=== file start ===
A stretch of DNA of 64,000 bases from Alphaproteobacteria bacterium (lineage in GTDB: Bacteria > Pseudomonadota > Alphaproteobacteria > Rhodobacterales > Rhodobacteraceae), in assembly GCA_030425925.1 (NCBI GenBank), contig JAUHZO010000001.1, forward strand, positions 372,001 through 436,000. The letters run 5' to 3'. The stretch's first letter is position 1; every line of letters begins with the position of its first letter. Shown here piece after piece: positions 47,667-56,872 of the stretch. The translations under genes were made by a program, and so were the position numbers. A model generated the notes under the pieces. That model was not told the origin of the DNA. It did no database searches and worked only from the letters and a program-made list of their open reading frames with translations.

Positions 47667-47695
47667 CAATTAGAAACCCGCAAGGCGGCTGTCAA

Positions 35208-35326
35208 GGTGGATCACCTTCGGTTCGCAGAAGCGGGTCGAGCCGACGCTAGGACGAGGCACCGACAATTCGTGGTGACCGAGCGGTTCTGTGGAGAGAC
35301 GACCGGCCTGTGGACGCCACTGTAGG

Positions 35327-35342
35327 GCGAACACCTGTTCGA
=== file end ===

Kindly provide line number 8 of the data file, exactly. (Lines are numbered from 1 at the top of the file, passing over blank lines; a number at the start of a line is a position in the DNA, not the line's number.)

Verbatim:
35327 GCGAACACCTGTTCGA